Is that sweat or is that dew? Or what exactly is the difference, anyway? While temperatures may be scorching, humidity at an all-time high, your ice cream melting like your face, there’s one way to cool down your look. That’s with bold, bright colors that you can use in a variety of ways. Just take a look at fall’s 2017 makeup trends to find that vivid hues will be on the faces of everyone very soon.
You may have heard of a juice cleanse. What about a juice cleanse for your face? That was the thought behind the indie skincare brand Youth To The People, a new line of green skincare created by cousins Joe Cloyes and Greg Gonzalez. The line of skincare is still fairly new but is now on Sephora shelves everywhere. The brand originally started with three products, but since has grown into five essentials that cover all bases of your skincare routine.
(Photo by Carolyne Teston/Very Good Light)Kim Kardashian West’s KKW Beauty light contour kit sold out in 2.5 hours. Which is not surprising at all. Kim’s entire signature look, after all, has been her contoured face for the past, well, decade. So it makes sense that her first beauty products would include a cream-based contour kit full of three sticks including a sponge and brush.
Muck Rack makes it simple to find people, tweets, or articles that mention any name, keyword, company, hashtag etc. We've compiled this guide to help you make the most of your search.
Selecting a term
Start searching tweets, articles from media outlets, articles mentioned in tweets, journalists'
names, titles and bios with some suggested searches:
Companies or Topics (e.g. iPhone, Microsoft)
Phrases (e.g. "cloud computing") — use quotes to keep the terms together
Twitter handles (e.g. @username) — returns those who have mentioned or replied to
Names (e.g. "David Pogue")
Hashtags (e.g. #sxsw, #london2012)
Bio details (e.g. vegan, Olympics, father)
Muck Rack's Advanced Search allows for many boolean operators.
Find results that mention multiple specified terms, use AND or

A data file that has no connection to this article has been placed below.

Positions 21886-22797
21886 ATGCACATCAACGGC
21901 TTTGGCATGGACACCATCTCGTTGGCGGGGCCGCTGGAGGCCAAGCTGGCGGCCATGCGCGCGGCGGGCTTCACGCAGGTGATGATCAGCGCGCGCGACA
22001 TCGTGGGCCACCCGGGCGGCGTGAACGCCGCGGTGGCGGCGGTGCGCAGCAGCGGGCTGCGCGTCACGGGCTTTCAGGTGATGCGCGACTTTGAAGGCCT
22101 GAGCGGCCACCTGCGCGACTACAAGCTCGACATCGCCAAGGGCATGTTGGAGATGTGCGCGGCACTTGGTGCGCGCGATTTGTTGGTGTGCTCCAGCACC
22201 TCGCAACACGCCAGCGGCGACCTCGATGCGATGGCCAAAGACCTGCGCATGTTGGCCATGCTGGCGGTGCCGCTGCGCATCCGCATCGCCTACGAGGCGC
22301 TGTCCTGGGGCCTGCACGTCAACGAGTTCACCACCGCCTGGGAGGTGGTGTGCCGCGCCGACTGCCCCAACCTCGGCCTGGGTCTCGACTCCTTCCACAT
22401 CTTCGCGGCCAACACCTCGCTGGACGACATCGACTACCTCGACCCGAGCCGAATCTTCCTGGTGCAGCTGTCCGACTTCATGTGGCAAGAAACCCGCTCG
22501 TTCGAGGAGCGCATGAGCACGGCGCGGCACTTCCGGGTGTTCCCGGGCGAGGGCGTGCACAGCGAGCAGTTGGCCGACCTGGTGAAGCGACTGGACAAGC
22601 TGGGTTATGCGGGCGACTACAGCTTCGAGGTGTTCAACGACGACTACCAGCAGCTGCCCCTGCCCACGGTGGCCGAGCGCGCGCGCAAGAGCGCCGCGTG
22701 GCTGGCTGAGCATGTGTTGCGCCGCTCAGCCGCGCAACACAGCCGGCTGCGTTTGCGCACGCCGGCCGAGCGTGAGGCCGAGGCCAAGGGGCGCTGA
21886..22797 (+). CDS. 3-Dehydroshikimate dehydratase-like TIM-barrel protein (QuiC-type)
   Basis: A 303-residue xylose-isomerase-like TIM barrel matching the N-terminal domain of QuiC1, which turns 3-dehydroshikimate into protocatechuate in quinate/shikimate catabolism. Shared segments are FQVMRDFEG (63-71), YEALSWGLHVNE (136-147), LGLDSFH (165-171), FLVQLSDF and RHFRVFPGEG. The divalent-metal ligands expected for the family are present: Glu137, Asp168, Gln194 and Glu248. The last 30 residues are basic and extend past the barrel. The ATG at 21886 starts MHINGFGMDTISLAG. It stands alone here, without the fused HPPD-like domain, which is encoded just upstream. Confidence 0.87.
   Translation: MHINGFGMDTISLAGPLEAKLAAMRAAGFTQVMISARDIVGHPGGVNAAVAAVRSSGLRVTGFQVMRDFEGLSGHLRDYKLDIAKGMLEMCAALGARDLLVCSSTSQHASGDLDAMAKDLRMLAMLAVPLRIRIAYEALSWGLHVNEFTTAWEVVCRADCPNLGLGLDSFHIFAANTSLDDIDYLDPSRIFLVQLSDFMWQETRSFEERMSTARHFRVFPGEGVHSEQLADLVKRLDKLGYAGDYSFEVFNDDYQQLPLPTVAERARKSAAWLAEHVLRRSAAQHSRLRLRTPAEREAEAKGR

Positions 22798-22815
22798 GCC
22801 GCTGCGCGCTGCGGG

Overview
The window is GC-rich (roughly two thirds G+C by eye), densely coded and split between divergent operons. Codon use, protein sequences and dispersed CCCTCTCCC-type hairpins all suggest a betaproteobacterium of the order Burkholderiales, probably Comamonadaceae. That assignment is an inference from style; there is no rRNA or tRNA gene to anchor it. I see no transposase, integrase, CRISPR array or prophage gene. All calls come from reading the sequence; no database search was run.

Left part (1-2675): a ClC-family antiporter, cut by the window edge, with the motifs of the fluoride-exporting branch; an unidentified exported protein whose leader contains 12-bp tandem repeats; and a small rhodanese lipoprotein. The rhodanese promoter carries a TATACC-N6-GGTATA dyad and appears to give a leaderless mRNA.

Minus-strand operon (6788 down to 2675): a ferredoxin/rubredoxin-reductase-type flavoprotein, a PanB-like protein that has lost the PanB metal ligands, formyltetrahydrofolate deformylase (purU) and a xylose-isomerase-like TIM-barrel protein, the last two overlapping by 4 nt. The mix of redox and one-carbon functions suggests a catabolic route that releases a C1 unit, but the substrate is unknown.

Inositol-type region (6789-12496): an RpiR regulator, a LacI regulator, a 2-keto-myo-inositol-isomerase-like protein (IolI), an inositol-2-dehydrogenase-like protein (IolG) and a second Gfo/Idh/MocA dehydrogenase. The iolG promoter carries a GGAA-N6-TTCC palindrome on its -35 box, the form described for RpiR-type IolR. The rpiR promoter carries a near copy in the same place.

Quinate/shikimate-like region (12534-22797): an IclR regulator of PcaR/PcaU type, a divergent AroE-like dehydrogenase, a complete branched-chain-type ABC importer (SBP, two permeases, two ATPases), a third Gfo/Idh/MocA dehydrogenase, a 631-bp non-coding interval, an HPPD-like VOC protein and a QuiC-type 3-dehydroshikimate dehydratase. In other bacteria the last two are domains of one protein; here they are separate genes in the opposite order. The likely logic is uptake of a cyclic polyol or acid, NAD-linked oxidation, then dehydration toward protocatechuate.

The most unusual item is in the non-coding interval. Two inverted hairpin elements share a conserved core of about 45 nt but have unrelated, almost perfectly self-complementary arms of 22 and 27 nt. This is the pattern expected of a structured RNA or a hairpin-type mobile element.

+. For example, ensure each result contains both Elon Musk and Mark Zuckerberg by
searching Obama AND Romney or Obama + Romney.
Use the operators OR or , to broaden your search when you'd like either of
multiple terms to appear in results. (This is the default behavior of our search when no operators
are used.) For example, search for democrat OR republican to find results that refer to
Democrats and/or Republicans.
Use NOT or - to subtract results from your search. For
example, searching Disney will yield results about the Walt Disney Company as well as Walt Disney
World Resort. To exclude mentions of Disney World, search for Disney -World or Disney
When using one of these operators with a phrase, enclose it in quotation marks. For example, you can
find results about smartphones excluding Apple's iPhone 4S by searching smartphone -"iPhone
Exact case matching or punctuation
If you're searching for a brand name or keyword that relies on specific punctuation marks or capitalization, you can
find results that match your exact query by adding matchcase: before the keyword you're searching for, like matchcase:E*TRADE .
Use parentheses to separate multiple
boolean phrases. For example, to find journalists talking about having fun in Disney World or
Disneyland, search for ("disney world" OR disneyland) AND fun.
An asterisk can be used to search for any variation of a root word truncated by the asterisk. For example, searching for admin* will return results for administrator, administration, administer, administered, etc.
A near operator is an AND operator where you can control the distance between the words. You can vary the distance the near operation uses by adding a forward slash and number (between 0-99) such as strawberries NEAR/10 "whipped cream", which means the strawberries must exist within 10 words of "whipped cream".